In its manifesto, the Bharatiya Janatha Party promises on pages 25 and 26 that it has the following idea of health care for Indians.
“The overarching goal of healthcare would be to provide ‘Health Assurance to all Indians and to reduce the out of pocket spending on health care’, with the help of state governments.”
The segment on health care begins with the preamble that there is a need for universal health access for Indians mainly to cut out-of-pocket spending. The theme of universal access is something that has been discussed in various official reports beginning with the Joseph Bhore Committee in 1946. No government at the Centre has really come around to universalising health care, and the BJP is the latest to present the problem afresh to a population that is acutely aware of it.
What the BJP manifesto does not say, however, is that it recognises access to health care as a right. It is admittedly only a goal, and the road to fulfillment, the document says, would be identified through a New Health Policy.
Notably missing in the BJP manifesto is the approach to health care funding.
India’s Planning Commission has gone into this particular issue in some detail, with the help of its High Level Expert Group on UHC. Spending more government funds, as a percentage of GDP, is the universally accepted measure of policy commitment. How much is a Narendra Modi government ready to spend, as a percentage of GDP? Is it committed to match at least sub-Saharan Africa?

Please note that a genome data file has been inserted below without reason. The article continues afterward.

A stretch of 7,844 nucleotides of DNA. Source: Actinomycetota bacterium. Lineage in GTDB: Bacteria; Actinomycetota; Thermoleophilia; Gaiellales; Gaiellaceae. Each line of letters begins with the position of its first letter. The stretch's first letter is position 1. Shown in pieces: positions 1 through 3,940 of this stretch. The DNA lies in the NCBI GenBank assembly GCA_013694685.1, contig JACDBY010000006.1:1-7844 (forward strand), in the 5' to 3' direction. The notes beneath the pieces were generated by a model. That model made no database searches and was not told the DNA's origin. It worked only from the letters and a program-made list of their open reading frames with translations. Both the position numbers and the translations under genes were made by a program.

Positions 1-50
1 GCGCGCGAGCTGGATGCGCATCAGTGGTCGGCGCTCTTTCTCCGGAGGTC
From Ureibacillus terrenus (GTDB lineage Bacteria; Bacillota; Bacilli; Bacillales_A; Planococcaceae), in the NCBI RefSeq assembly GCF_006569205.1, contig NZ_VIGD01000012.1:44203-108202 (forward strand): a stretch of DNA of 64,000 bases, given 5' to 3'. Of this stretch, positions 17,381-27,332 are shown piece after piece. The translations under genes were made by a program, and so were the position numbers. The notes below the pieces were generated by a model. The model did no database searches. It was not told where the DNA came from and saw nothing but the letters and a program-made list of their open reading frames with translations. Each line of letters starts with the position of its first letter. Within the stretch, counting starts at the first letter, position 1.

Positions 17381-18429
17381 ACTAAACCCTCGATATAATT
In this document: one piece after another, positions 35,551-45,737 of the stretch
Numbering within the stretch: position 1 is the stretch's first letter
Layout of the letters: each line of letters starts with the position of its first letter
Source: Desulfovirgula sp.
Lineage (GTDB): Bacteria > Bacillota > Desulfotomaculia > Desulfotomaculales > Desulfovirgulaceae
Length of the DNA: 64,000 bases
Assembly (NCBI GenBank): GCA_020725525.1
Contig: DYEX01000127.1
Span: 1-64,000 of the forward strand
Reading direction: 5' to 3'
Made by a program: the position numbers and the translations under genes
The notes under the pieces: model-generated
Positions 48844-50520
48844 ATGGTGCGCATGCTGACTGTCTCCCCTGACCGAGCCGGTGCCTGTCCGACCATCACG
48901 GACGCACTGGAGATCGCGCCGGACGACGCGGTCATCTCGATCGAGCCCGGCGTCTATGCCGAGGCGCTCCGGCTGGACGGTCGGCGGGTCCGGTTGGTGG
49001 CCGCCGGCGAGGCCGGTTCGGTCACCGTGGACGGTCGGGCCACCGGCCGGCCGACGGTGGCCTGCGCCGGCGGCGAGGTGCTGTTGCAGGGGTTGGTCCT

They point out, just as the HLEG report of the Planning Commission headed by Dr. K. Srinath Reddy did, that dependence on private (or commercial) health insurance is the wrong road to take. Expansion of access must be done through a universal, tax-funded system that is free at the point of delivery.
Here is why private health insurance in India (and the system run by public sector companies on the same model), suffers from serious deficiencies:
Insurance companies will predominantly attract high-risk clients who either already need or will soon need care, rather than those who are at low risk and can participate in a universal pool. This problem of adverse selection is a well-known market failure.
There is no incentive to contain costs, either by the patients or by the hospitals. Regulation of costs by official measures would lead to uncertain medical standards and “cream skimming”, which Dr. Sen and Dr. Dreze explain as a temptation to treat low-cost patients and turn away the rest.
The BJP would also have to contend with the fact that the present model of health care is heavily centred around hospitalisation. This seriously impairs the prospects of people with communicable diseases that are acquired due to social factors, and those with non-communicable diseases such as diabetes, hypertension and so on (until their complications lead to a crisis event requiring hospitalisation, such as a heart attack).
Professors Sen and Dreze also point out that the strong grip of private health care on the country, aided by State governments that subsidize them with premiums for a targeted section of the population, is bound to affect the growth of the public health infrastructure network.
Just how much does India spend from public funds on health care?
As a share of GDP, it is 1.2 % (in absolute terms, in 2005 PPP dollars it is 39)
Here is a comparison:
|Share of GDP %||As share of total health expenditure %|
|East Asia & Pacific||2.5||53||167|
|Latin America & Caribbean||3.8||50||424|
|Middle East & N Africa||2.9||50||199|
|Europe and Cen. Asia||3.8||65||585|
From “India and its Contradictions”, Sen and Dreze, 2013 ; Last column refers to spending in absolute terms, per capita in 2005 PPP international dollars.
Just what is the BJP’s vision of health care funding, when the national investment so far has been dismally low?
When will it move forward on this critical area for the country?